To: Mary Dillon, CEO of Ulta Beauty

Dear Mary,

In the past few years, Ulta has flourished as a beauty retailer of both high- and low-end brands, with plans to add another 100 stores to its network of 1,000 pre-existing brick-and-mortar locations. Your customers show up again and again for the more than 500 brands Ulta offers, including your own private label, as well as exclusive, made-for-Ulta products and private labels from other brands.

Ulta continues to expand its brand selection, often testing new brands online or at a small number of brick-and-mortar locations first, before scaling the offering. This worked wonders for MAC Cosmetics—Ulta’s most successful ecommerce launch ever—which you later introduced to retail stores.

But as beauty continues to boom and Ulta expands its square footage, how will you continue to distinguish your stores both among competitors and throughout Ulta’s fleet? There’s a way to exercise this muscle differently—one that helps you localize your sprawling big box stores as community hubs that cultivate up-and-coming young brands while simultaneously acquiring new customers.  

Here’s one idea about how to do it.

Launch Ulta Local sections inside your stores.

The MAC launch shows that starting online is an efficient way to test drive a new brand offering. While many emerging brands exist online, figuring out their offline footprint is their next quest—and somewhere they need trusted partners.

What if you reversed the digital-first strategy on a local level, debuting smaller, neighborhood beauty brands in special sections in nearby Ulta stores? For example, Ulta Santa Barbara could include a section for hometown brands, giving them a platform in the short-term to interact with customers, which derisks the partnership for you, but also has the potential to blossom into a longer-term relationship.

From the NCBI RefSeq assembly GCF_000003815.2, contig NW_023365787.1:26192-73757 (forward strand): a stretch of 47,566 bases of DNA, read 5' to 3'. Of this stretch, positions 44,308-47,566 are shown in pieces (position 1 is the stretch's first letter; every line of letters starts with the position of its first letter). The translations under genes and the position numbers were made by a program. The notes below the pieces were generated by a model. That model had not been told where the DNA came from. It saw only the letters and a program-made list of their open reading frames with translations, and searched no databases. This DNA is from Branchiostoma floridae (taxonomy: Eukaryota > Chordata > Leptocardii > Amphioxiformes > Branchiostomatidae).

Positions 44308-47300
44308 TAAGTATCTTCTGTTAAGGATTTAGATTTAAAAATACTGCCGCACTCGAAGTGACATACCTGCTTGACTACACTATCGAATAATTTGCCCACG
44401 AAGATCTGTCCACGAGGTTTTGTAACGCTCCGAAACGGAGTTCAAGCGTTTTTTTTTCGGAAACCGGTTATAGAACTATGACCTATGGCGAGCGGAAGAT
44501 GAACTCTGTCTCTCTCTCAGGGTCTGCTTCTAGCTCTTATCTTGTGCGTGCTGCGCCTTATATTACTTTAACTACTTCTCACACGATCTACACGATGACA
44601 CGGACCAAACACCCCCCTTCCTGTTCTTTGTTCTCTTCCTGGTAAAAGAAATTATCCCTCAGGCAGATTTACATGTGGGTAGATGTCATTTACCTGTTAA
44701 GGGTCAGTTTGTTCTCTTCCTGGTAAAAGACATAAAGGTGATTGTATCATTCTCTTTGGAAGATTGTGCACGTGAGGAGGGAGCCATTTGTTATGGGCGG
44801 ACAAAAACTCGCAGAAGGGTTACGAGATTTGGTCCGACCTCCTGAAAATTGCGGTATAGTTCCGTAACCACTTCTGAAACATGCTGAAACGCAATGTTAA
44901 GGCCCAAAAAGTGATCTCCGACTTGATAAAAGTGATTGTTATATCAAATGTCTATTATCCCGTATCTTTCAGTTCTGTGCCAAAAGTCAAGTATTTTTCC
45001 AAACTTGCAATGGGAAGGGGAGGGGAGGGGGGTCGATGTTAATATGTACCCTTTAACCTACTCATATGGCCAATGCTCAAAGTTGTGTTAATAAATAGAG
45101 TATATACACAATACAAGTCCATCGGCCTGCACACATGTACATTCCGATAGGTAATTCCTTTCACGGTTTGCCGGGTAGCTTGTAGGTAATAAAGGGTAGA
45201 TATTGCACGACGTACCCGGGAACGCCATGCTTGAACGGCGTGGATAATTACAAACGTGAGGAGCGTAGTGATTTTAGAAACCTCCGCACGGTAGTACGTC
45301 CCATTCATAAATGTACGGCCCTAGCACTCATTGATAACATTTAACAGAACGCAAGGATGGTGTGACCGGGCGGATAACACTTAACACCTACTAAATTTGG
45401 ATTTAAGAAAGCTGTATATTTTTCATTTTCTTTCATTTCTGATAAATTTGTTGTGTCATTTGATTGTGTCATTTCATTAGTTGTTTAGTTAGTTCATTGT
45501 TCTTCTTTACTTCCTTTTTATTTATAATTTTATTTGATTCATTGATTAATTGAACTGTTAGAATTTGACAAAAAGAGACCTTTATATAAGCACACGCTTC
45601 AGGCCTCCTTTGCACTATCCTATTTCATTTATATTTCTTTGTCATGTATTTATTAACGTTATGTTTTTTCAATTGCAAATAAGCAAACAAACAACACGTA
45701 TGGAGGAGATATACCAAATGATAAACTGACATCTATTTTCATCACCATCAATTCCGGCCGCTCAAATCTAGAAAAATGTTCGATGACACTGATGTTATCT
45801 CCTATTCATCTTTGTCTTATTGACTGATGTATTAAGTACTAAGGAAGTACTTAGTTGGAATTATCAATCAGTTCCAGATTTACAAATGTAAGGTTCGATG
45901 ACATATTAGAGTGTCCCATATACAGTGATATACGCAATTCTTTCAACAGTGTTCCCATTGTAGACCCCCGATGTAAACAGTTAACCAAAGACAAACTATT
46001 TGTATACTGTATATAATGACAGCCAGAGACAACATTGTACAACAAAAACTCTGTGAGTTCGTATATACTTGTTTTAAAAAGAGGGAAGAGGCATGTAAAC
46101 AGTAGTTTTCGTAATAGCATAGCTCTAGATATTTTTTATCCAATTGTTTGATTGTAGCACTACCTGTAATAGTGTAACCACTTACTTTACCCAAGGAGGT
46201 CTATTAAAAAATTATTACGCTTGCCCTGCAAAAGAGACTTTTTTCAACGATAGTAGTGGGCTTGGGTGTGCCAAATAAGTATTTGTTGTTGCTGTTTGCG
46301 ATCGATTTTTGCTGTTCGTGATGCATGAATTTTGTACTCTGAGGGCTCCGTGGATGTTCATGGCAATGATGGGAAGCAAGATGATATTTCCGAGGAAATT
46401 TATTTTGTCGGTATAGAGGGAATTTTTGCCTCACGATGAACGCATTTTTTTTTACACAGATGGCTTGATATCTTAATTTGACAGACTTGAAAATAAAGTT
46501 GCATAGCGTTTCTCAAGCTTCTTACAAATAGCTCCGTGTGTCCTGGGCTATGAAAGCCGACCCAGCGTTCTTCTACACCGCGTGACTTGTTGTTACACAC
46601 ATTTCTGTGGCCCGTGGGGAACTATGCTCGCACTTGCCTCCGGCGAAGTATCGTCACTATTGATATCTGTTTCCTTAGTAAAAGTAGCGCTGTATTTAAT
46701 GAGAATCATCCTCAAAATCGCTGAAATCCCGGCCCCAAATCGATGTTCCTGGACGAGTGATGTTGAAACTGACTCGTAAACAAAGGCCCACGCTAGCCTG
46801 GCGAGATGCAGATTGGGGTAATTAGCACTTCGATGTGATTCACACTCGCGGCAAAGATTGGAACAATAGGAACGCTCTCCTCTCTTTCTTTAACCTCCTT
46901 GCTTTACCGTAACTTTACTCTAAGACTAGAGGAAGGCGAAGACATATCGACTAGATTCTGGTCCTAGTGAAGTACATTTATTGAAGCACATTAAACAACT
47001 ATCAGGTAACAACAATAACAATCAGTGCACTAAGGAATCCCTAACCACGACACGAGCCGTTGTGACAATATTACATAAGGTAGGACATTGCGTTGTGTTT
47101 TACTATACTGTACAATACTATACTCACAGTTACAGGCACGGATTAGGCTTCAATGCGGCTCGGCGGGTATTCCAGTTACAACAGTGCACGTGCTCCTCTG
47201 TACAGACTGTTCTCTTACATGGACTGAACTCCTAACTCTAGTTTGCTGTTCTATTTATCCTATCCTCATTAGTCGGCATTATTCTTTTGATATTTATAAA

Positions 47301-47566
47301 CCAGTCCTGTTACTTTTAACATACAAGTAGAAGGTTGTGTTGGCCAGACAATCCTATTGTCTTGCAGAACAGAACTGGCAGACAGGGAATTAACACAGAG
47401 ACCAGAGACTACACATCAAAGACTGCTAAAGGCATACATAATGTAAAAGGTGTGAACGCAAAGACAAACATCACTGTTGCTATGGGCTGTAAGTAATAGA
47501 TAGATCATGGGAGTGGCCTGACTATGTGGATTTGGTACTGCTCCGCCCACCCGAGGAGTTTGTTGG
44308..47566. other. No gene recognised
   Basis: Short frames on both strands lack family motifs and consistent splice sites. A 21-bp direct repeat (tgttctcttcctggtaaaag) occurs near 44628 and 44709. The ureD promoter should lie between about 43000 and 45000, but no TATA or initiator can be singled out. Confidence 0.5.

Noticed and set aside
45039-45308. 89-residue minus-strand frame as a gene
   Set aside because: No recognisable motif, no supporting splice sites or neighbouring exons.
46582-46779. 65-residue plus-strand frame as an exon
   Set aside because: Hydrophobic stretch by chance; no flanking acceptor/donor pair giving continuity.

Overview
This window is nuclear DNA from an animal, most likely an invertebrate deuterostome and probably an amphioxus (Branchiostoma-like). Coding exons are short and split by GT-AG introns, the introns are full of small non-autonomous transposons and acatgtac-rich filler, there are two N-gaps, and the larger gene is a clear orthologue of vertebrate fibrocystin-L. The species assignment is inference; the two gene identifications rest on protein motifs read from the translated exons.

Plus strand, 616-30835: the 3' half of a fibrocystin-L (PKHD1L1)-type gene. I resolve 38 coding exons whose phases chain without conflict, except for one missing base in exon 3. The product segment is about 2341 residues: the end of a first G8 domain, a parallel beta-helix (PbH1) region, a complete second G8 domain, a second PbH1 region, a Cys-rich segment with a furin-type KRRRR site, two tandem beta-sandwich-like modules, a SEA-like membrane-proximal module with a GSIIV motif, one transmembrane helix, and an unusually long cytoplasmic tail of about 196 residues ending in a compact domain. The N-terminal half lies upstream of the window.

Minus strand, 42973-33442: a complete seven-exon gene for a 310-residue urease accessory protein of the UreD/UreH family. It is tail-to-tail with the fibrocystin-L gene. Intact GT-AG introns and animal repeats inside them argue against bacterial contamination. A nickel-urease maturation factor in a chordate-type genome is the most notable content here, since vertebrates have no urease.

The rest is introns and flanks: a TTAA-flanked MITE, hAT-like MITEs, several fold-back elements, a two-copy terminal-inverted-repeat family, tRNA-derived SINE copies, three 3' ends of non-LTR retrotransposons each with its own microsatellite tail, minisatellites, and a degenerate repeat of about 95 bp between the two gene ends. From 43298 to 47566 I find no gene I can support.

This would accomplish a number of objectives:

  • It would further distinguish the importance of wholesale for brands that initially rejected it. In the partnership, Ulta would serve as a retail incubator, selling the local brand’s products while both earning incremental revenue and insights about the brand on its potential role in Ulta’s long-term trajectory.
  • It would turn Ulta stores into an outpost for localized luxury—the concept of selling specific products available only in specific stores, rather than repeating the same merchandising strategy across many stores. This would enhance Ulta’s brand equity, reeling in new customers and giving existing ones a reason to visit their neighborhood store. This would bolster Ulta’s reputation as a brand that offers exclusive products from indie beauty brands, much like West Elm does with artisanal home goods and experiences.  
  • Finally, it invigorate your retail strategy in your large-format stores, aside from your salons and brow bars. While Sephora expands its smaller-format Studio concept that rely more on experiences and technology, Ulta could avoid downsizing its storefronts by incorporating a fresh feature to each 10,000 square footage. With 1,000 square feet set aside for Ulta salons, you could even introduce local stylists to host beauty-related events in your stores down the line.

This is just one idea that could keep Ulta ahead of its competitors in the beauty space, both online and offline. Let me know if you’d like to hear more.

Richie Siegel
Founder and Lead Analyst
Loose Threads